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Dell Super-Computer Heralds New Dawn for Eni’s Energy Transition

Dell Super-Computer Heralds New Dawn for Eni’s Energy Transition

 

Italian energy group, Eni officially launched its new supercomputer HPC5, a GPU-accelerated system capable of performing 52 million billion operations per second, in early February in a bid to accelerate research and development of clean energy sources, while supporting exploration and oilfield monitoring. With server efficiency and data storage connection built into its design, the HPC5 system comprises of 7,280 NVIDIA V100 GPUs. The first of its kind in the oil and gas industry, as well as the most powerful supercomputer infrastructure in the industrial sector[sm1] , its operational status allows Eni to achieve another milestone in its digitalization process.
 
Supporting the previous HPC4 system, HPC5 has tripled its computing power from 18 to 52 petaFlop/s, equivalent to 52 million billion mathematical operations per second, allowing Eni’s supercomputing ecosystem to reach a total peak power of 70 PetaFlop/s.
 
Speaking at the launch, CEO of Eni, Claudio Descalzi said:
 
“Today Eni unveils a supercomputing system with key features which are unique in the industrial world. This system is able to boost and even further refine the highly complex processes that support Eni’s people in their activities and therefore accelerate our digital transformation” He continued “This is an important time in the path toward the energy transition. It’s another step forward to the global goal that we share with our research and technology partners: making tomorrow’s energy an even closer reality”.
 
This remarkable increase in computing power, obtained thanks to the use of hybrid architectures, assists Eni in the achievement of multiple strategic targets: enabling Eni’s record in further acceleration of the company’s transformation and the development of new energy sources and related processes, such as the generation of energy from the sea, the magnetic confinement fusion, as well as other climate and environmental technologies, developed in collaboration with the many prestigious partnerships formed with research centres.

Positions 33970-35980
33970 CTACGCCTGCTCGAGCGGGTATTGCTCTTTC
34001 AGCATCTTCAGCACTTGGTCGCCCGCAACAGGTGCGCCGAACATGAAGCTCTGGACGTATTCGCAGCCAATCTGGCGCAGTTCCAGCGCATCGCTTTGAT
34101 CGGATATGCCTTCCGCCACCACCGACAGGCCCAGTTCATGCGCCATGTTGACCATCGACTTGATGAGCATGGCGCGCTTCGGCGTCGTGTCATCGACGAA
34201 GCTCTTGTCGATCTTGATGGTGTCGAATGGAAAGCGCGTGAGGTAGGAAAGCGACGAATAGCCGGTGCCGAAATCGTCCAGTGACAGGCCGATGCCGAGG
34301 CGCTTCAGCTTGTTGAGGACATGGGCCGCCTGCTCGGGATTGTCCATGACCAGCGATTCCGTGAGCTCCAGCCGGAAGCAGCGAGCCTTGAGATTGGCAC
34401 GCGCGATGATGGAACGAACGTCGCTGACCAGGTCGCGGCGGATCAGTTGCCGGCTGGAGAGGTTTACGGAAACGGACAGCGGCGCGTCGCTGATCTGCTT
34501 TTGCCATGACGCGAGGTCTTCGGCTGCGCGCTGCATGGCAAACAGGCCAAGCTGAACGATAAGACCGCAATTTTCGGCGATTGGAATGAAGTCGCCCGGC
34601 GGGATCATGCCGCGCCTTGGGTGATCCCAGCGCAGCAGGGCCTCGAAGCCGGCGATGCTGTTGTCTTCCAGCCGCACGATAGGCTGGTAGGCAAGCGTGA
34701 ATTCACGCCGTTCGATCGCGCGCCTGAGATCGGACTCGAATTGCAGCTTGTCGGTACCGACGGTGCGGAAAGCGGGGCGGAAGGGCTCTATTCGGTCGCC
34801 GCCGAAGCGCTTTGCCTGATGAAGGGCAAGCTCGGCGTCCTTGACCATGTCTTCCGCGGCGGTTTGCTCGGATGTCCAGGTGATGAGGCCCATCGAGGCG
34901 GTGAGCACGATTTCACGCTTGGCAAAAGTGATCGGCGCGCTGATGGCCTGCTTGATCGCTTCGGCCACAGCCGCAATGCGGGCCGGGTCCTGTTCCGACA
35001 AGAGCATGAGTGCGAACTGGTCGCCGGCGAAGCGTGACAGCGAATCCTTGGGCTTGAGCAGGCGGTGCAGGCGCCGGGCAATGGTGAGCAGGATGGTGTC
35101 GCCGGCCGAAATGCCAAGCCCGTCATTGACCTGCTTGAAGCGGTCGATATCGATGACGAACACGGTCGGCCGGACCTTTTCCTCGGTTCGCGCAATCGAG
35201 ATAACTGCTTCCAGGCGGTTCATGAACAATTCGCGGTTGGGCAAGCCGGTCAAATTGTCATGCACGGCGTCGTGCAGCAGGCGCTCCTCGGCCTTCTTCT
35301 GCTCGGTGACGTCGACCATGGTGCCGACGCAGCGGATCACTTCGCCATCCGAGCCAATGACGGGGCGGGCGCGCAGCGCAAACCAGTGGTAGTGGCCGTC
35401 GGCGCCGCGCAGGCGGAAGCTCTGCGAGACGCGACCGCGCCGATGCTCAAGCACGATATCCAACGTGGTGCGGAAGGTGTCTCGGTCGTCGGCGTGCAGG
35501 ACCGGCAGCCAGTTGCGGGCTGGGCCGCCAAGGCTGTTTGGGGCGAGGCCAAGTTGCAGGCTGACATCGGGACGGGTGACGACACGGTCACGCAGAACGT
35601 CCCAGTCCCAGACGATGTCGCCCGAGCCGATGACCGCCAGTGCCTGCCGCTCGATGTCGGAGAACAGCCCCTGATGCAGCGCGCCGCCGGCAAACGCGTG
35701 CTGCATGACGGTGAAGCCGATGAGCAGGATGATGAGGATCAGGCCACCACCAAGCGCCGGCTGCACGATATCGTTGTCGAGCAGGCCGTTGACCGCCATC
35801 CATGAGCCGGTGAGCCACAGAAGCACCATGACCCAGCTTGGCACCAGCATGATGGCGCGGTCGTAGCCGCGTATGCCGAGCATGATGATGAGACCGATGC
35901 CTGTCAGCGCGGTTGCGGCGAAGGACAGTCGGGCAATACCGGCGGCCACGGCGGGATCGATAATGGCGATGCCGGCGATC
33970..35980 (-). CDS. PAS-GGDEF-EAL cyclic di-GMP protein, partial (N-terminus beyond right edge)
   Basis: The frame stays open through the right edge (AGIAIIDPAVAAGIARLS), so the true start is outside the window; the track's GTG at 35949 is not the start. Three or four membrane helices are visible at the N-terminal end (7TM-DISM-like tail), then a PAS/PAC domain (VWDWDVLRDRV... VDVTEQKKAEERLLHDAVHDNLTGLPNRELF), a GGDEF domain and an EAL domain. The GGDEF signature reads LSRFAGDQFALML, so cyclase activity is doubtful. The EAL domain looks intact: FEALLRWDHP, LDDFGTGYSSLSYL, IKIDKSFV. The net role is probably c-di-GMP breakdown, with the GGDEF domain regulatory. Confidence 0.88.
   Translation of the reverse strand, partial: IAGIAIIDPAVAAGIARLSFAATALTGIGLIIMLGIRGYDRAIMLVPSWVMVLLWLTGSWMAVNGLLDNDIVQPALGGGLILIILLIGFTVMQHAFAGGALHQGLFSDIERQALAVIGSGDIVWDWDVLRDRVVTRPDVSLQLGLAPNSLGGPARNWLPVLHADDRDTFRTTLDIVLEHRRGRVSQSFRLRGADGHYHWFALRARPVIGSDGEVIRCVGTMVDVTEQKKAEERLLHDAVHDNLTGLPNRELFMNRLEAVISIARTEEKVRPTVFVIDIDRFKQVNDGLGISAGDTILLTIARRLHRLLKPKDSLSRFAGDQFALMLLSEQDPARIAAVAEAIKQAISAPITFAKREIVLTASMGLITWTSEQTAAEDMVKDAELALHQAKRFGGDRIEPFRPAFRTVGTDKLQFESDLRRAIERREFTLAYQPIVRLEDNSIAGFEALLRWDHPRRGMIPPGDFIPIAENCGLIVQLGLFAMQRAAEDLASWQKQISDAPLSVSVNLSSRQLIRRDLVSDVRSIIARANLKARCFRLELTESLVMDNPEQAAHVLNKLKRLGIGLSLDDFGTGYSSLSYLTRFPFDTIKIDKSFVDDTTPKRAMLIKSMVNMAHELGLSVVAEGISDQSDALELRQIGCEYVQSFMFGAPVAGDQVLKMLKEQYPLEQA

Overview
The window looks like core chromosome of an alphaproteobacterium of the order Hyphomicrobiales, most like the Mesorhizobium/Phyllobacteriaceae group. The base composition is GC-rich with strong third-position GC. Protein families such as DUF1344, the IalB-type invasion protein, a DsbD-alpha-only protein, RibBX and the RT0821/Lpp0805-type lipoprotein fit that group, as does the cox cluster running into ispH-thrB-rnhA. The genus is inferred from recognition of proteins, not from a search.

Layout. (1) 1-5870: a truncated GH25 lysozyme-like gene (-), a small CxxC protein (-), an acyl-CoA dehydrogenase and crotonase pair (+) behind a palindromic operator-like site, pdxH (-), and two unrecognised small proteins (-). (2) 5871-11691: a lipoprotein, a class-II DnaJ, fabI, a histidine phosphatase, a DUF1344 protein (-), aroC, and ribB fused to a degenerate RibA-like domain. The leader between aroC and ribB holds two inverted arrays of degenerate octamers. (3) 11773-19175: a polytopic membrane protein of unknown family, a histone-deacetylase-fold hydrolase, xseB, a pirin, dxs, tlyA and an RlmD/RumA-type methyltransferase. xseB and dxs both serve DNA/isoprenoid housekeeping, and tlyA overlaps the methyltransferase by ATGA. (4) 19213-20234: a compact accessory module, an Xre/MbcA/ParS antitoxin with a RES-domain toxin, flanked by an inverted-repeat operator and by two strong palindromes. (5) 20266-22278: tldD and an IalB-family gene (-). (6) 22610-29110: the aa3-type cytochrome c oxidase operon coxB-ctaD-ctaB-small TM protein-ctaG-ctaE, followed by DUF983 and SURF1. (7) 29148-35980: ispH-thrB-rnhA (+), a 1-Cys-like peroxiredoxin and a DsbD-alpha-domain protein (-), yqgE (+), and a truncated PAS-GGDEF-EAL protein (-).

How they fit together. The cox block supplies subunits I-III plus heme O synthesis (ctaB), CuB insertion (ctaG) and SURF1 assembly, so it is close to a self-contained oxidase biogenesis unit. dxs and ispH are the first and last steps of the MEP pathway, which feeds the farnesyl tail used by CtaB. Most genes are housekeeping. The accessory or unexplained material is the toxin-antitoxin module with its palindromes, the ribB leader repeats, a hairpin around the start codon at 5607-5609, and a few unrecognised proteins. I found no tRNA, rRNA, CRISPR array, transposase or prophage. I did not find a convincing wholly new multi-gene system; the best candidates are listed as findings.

Also, HPC5’s capability of processing big data and Artificial Intelligence systems will lead to further improvement in work processes, safety, performance, planning of exploration activities, enhanced precision in reservoir simulations and supporting the workforce – and speeding up decision-making.
 
“If we disregard experimental supercomputers and consider only true supercomputing systems, HPC4 is the leading computer in the world in terms of energy savings. A single watt of electricity enables it to perform almost twenty billion operations per second. The performance level of this computer means it can use extremely sophisticated in-house algorithms to process subsoil data. The geophysical and seismic information we collect from all over the world is sent to HPC5 for processing” said an Eni Spokesperson  “Using this data, the system develops extremely in-depth subsoil models, and on the basis of these, we can determine what is hidden many kilometres below the surface: indeed, this is how we found Zohr, the largest gas field ever discovered in the Mediterranean,” he continued.
 
As exploration shifts to increasingly remote locations and deeper wells, global energy demand calls for rapid response times. The need to quickly identify and bring new resources to production becomes a serious challenge. The use of HPC5 enables Eni to increase the accuracy of studies on underground rocks, thereby de-risking and reducing the margin for error during prospecting operations while reducing the time between field identification and production launches. The benefits of this are two-fold as this also has a positive impact on sustainability, through streamlined use of energy and resources.

Eni’s Green Data Center, that houses all of the company’s supercomputing systems and data, is the ideal location for the HPC5 presentation: it has been developed to be a cutting-edge technology hub and to achieve world-leading energy efficiency results also thanks to the nearby photovoltaic plant that is partially powering HPC5. This technology means that the supercomputer is also one of the ‘greenest’ infrastructures, with the lowest electricity consumption per petaFlop.
 
HPC5 and HPC4 offer several benefits to Eni’s operations. These include discovering new deposits, modelling existing discoveries and improving refining, but the real potential for this lies in their ability to harness and progress the energies of tomorrow. According to reports, the two supercomputers both run original programs for research into magnetic confinement fusion: are capable of theoretical modelling of photoactive molecules and polymers at the core of new technologies for capturing solar and also can be used to build advanced mathematical models combining meteorological and marine information with information on the behaviour of MaREenergy technologies, such as ISWEC or Power Buoy, which generate electricity from wave motion.

Published: 07-03-2020

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